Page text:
Linguistic validation and cultural adaptation of the Valued Life Activities Scale in Turkey in people with rheumatoid arthritis.
Tonga, E & Hammond, A & Prior, Y 2015, 'Linguistic validation and cultural adaptation of the Valued Life Activities Scale in Turkey in people with rheumatoid arthritis.', Annals of Rheumatic Disease, 74:2.
Background: The Valued Life Activities Scale (VLAs) was specifically developed for people with rheumatoid arthritis (RA)1 to measure daily activities and participatory roles. The original VLAs items (75) were derived from content analysis of diaries completed by patients with RA or osteoarthritis. Revisions have been made to the scoring, items grouped into domains using factor analysis and the items were revised (and reduced to 33) based on participants' responses as to which items are most important to them2-5.
Objectives: To conduct the linguistic and cultural adaptation of the VLAs to Turkish prior to psychometric testing to validate the use of this questionnaire in Turkish people with RA.
Methods: The linguistic and cultural adaptation of the VLAs was conducted following guidelines for the process of cross-cultural adaptation of self-reported measures4. This involved the (i) initial forward translation of the British-English version of VLAs by two (informed and uninformed) native Turkish speakers; (ii) synthesis through consensus; (iii) back translation by two native English speakers who were blinded to the content of the questionnaire, and did not have medical backgrounds; and (iv) a final review conducted by an expert panel which consolidated all the versions and developed a pre-final Turkish VLAs (TUR-VLAs). Following this, to ensure the TUR-VLAs content is understandable and relevant to Turkish people with RA, face-to-face cognitive de-briefing interviews were conducted. Participants were recruited from rheumatology clinics ensuring a broad range of demographics such as participants' age, employment status and functional abilities.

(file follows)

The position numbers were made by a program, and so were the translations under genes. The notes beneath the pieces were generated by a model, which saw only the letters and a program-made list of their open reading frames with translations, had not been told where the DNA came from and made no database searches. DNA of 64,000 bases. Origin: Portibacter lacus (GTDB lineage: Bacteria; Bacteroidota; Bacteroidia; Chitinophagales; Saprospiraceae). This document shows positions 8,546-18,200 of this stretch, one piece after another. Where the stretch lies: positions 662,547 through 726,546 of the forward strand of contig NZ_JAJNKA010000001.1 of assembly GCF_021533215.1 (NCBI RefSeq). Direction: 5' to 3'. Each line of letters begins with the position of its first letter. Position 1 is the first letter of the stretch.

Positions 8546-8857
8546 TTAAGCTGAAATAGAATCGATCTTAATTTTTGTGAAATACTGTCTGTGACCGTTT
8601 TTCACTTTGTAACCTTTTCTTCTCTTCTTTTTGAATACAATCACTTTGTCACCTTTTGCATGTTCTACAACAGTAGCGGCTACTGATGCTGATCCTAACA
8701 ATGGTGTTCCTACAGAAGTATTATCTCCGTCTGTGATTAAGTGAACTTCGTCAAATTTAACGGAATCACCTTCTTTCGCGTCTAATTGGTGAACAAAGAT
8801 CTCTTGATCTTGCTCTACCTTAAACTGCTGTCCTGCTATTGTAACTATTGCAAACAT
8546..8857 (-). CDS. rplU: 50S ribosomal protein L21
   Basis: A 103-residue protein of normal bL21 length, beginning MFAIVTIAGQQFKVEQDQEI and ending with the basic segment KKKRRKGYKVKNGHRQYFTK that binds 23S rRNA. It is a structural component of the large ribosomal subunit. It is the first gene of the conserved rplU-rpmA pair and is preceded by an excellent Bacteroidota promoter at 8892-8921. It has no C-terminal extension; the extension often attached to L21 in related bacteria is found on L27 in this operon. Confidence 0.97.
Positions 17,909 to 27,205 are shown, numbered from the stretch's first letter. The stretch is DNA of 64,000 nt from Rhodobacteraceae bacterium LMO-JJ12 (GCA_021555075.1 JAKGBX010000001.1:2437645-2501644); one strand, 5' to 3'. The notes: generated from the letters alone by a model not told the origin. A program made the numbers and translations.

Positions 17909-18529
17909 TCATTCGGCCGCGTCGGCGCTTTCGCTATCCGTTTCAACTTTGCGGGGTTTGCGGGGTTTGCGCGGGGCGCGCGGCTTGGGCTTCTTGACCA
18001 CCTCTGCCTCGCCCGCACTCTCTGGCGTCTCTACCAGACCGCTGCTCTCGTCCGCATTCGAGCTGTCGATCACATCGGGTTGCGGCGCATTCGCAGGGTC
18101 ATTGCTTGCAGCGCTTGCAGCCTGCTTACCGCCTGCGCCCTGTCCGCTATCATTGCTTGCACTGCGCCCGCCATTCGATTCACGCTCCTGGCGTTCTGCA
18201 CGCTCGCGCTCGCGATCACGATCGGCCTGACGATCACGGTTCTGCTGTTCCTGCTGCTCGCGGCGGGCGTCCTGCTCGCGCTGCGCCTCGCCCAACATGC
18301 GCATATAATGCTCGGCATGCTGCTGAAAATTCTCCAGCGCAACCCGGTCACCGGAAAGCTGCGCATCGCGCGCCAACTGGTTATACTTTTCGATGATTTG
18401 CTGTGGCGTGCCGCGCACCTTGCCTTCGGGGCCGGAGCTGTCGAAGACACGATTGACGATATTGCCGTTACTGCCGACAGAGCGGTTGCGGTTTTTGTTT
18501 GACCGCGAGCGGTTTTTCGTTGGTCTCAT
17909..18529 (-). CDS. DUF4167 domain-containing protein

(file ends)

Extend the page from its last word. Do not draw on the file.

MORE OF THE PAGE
Results: At the end of a four staged translation and cross-cultural adaptation process only minimal changes (e.g. “going to café” were used instead of going to the pub) were made to the questionnaire. Following this, cognitive de-briefing interviews were conducted with six participants (age: 45.16 (SD11.30) years; female:5 (83%); disease duration:13.83 (SD6.46) years; HAQ:9 (SD 2.76). Of these three people were employed, two were home-makers and one was retired. Participants found the TUR-VLAs content easily understandable, and relevant to Turkish people. As a result, no items were removed and no new items were added to TUR-VLAs.
Conclusions: The linguistic and cross-cultural adaptation of the VLAs to Turkish provides a basis for the first rheumatology occupational therapy assessment in Turkey. Following the psychometric testing of TUR-VLAs this instrument will be freely accessible for Turkish health professionals working in rheumatology for both clinical assessment and research purposes.
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Acknowledgements: We would like to extend our thanks to participating patients and the administrative staff from the Marmara University Hospital. Also many thanks to the EULAR Health Professionals Grant for funding this study.
Annals of Rheumatic Disease, 74:2.